Change Management: People Know When They Are Being Played, and Value When They Aren’t

When Dan Ouellette, Director of Sales, Charles Luck Stone Centers, talks about Luck Stone, it’s with pride. Somewhere in conversations with him, the company’s values always arise. And one value always gives me pause–that value is respect. Respect for employees, for customers, suppliers both national and international, and the communities in which Luck Stone operates.

One example Dan shared was how Luck Stone was open and transparent–approaching the community first when it wanted to expand its quarry business there. Concerns and issues could be raised and responded to.

What a contrast this was to an experience in my residential community. At a town hall, we were presented with the plans for major highway changes after the fact and as if they were a fait accompli. The atmosphere in the auditorium turned dark, as if a fast-moving storm had arrived. We knew someone was trying to play us. The town hall went downhill from there. The end result was well-organized, sustained effort by our community to block the project. So far, with the help of our political leaders, we have had success.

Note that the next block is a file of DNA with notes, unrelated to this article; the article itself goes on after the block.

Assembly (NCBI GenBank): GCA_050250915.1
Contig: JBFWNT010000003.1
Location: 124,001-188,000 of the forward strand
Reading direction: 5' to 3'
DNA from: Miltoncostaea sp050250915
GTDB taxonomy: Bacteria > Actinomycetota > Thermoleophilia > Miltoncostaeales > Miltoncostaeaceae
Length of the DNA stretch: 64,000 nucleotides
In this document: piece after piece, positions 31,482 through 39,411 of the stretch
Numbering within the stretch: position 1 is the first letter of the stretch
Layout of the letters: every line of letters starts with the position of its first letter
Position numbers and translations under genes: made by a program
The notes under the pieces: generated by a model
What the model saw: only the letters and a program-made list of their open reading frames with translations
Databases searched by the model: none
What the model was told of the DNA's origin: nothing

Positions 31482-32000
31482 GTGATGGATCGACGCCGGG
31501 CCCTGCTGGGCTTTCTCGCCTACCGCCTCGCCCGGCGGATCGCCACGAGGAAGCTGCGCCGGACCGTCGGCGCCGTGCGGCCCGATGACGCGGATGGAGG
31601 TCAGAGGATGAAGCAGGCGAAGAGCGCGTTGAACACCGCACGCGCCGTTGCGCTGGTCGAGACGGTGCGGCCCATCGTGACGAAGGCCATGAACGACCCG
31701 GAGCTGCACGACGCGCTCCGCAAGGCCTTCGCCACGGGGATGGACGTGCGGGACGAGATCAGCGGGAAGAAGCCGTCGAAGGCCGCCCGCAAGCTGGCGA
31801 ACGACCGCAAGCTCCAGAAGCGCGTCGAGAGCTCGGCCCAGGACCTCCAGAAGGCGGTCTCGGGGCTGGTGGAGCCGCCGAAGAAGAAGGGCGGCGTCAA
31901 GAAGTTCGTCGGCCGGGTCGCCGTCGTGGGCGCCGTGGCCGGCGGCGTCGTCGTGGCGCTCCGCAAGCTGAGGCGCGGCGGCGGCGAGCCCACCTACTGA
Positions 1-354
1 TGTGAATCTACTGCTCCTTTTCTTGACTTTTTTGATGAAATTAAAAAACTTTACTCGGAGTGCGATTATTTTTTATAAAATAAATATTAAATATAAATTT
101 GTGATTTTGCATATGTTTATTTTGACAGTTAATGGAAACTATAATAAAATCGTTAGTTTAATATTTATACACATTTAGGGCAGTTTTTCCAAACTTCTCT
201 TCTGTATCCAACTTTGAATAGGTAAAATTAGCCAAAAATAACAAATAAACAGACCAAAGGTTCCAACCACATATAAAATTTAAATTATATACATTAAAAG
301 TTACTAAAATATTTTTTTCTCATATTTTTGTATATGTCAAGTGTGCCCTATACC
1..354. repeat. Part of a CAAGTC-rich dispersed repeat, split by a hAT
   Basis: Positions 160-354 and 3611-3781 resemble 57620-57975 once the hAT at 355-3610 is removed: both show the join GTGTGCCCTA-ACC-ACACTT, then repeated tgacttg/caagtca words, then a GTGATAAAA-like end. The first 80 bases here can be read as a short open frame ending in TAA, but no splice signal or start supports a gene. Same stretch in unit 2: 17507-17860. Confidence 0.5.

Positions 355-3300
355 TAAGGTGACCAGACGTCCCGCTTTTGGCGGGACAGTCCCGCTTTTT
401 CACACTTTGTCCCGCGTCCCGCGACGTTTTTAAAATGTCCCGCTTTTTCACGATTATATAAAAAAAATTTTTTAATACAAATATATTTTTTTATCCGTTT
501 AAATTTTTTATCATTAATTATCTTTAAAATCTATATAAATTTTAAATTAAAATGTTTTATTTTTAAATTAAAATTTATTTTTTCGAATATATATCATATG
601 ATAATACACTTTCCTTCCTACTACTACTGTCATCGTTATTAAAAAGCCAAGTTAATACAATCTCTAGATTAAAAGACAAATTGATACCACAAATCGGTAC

Are you planning a significant change for your organization?

I fully subscribe to benevolent dictatorship-someone must lead, be willing to assert herself or himself on behalf of the company and to meet business objectives. But the benevolent part here refers to respecting the stakeholders involved–communicating early, and often, gathering their input and being responsive to it or explaining why it cannot be responded to in one way but might another.

If you are leading change, make sure your change management strategy includes input from those impacted. Ways to gather that input include running focus groups, surveying a diagonal slice of the organization about the proposed change, or interviewing key stakeholder groups. Find ways to keep this a learning process for everyone. Be willing to listen to pushback as well as support, and be responsive. You will identify and eliminate organizational landmines, make new, helpful discoveries, and likely, discover ways to achieve the initial objective more sustainably and at a lower cost.

If you are leading change and do not do this, beware. People know when they are being played. And value it where they aren’t. You’re the leader. Short-term gain (maybe) or long-term sustainability built on respect. You choose.

U.S. Library of Congress ISSN 2164-7240

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